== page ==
Fast Company December 2016 - January 2017

Fast Company is the world’s leading progressive business media brand, with a unique editorial focus on innovation in technology, leadership, world changing ideas, and design. Written for, by, and about the most progressive business leaders, Fast Company inspires readers to think beyond traditional boundaries, lead conversations, and create the future of business.

United States
Mansueto Ventures LLC
6 Issues

in this issue

2 min
the productivity of laughter

Yesterday, I left the office at 5:30 p.m. to meet my wife for a date. I only checked my phone a few times on the way to meet her and not at all during dinner. It wasn’t until after 10 p.m. that I caught up with email and Slack messages from work. Going four hours without checking in, I felt like I was on vacation. That’s kinda crazy, right? I know that being always on, constantly connected, working 24/7 is not a recipe for success. It is a recipe for stress, overload, and missed opportunity. And yet sometimes . . . I can’t help myself. I love my job, and I like to work hard. That isn’t the issue. But I’ve also seen, both in others and in myself, that effort is…

2 min
getting the message

Bonin Bough HOST, CLEVELAND HUSTLES; AUTHOR, TXT ME (646) 759-1837 Why did digital-marketing innovator Bonin Bough ditch Triscuits for TV? Snack-food giant Mondelez’s chief media and e-commerce officer left in August to star in CNBC’s Cleveland Hustles, a business-focused reality show created by LeBron James. Bough also recently released a book, Txt Me (646) 759-1837, about how technology is changing modern life (yes, you can message him at that number). “I just started thinking that these moments might not present themselves again,” says the former PepsiCo social media guru, who is still doing consulting work but wants to devote more of his energy to content creation. He’s especially intrigued by how Snapchat and other messaging apps are reshaping behavior. “[I wanted] to be at the beginning of a whole new way consumers are…

5 min
most innovative companies

SIGN-IN OF THE TIMES MASTERCARD Selfies are no longer just a social media irritant: With Mastercard’s Identity Check, your face is the latest form of biometric identification. In October, Mastercard rolled out the new mobile-payment ID feature, which allows e-commerce customers to verify themselves at checkout simply by capturing an image of their face on their phone. “One of the biggest consumer pain points is when you are prompted for a password,” says Ajay Bhalla, who oversees Mastercard’s security efforts. “That leads to a lot of friction: unhappy consumers, merchants losing sales, banks losing volume.” Two years in the making, Identity Check works much like the iPhone’s fingerprint ID system. Users set it up in advance by taking a series of photos from several different angles. That info is then turned into an…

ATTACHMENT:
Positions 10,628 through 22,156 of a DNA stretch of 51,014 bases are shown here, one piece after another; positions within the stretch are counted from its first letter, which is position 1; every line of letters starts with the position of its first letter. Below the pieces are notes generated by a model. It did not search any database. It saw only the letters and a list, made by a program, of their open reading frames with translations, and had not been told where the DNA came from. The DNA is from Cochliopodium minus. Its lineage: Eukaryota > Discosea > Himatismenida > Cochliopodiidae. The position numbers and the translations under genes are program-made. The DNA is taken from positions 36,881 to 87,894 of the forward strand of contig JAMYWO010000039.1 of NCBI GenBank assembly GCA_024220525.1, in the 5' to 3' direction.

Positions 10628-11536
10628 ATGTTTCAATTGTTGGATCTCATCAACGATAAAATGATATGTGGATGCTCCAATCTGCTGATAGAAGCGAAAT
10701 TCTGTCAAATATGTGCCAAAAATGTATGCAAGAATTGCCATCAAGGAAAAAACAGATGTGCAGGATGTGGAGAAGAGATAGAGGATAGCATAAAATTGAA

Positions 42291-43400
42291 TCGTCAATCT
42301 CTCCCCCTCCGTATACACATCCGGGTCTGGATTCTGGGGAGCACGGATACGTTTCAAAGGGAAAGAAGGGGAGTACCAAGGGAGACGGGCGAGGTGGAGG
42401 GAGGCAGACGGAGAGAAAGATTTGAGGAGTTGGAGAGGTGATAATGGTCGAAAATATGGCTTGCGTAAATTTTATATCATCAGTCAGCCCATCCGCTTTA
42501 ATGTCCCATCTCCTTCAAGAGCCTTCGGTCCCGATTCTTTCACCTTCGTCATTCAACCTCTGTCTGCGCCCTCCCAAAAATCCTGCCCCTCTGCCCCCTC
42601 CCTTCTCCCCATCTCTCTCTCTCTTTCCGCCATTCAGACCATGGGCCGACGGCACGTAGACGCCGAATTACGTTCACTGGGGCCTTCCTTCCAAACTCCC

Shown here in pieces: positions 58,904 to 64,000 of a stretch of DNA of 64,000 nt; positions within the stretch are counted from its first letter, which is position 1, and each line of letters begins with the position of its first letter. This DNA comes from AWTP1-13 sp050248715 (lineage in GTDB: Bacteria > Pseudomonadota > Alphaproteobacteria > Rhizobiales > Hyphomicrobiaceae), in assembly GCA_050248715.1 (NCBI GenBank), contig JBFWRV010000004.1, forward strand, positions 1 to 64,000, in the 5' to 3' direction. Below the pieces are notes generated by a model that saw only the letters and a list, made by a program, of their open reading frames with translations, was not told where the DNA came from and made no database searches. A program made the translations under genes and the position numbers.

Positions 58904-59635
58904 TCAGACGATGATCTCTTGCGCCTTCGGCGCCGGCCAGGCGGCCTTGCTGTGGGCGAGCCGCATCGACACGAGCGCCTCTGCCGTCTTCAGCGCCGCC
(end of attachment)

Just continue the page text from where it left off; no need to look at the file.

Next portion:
4 min
the recommender: gift guide

1 Baccarat Vega Whiskey Decanter and Tumblers $670 (for full set) With holiday party season in full swing, you can toast to the end of the year with Baccarat’s graphic interpretation of the classic whiskey decanter and its accompanying tumblers. Whether it’s filled with bourbon or scotch, there’s no doubt your party guests will be singing your praises. 2 Cire Trudon Christmas Collection Candles $210 Cire Trudon has been creating candles since 1643. Their annual Christmas Collection, Odeurs d’Hiver, includes three beautifully scented miniature candles in Bethléem (saffron and amber), Gabriel (leather and candied chestnuts), and Gaspard (orange and sandalwood). 3 Minted Gold Foil Art $67 to $234, depending on size and customization The Minted platform manufactures work submitted by independent artists who get a portion of each sale. Among its most popular items are…

6 min
the double bind

Before his death from pancreatic cancer in 2011, Steve Jobs paid $100,000 to have his DNA sequenced. It was a rare and expensive move that, according to biographer Walter Isaacson, provided insight into potential treatments and allowed doctors to customize his drug regimen. Five years after Jobs’s death, that same kind of sequencing is widely available and costs just a few thousand dollars—or less. The company most responsible for revolutionizing access to DNA isn’t a household name. Illumina is a $20 billion–plus genomics powerhouse whose supercomputers have sequenced some 90% of all the DNA data ever processed. Its machines have helped make genomics a compelling tool, used to treat diseases, predict drug responses, and identify which genetic mutations increase our risk of serious illness. They’ve also made it affordable for companies…

1 min
the gene t eam

1 23andMe Anne Wojcicki’s DNA testing company has rebounded from its 2013 FDA slapdown by concentrating on genealogy and slowly reintroducing health reports. It’s also working with researchers to help in drug discovery and development. 2 The genealogy giant, which focuses on connecting customers with lost relatives, claims some 1.5 million genomes in its database, thanks to its AncestryDNA testing kit. 3 Genos Like Helix, this new service promises to bring down the cost of sequencing. Users will be able to peruse genetic insights online via a data-visualization tool. 4 Color Genomics Founded by veterans of Google and Twitter, Color looks for common genes associated with a higher risk of hereditary cancers for a flat rate of $224. 5 Veritas For $999, it puts your whole genome on a smartphone and offers information on health- and lifestylerelated genes.…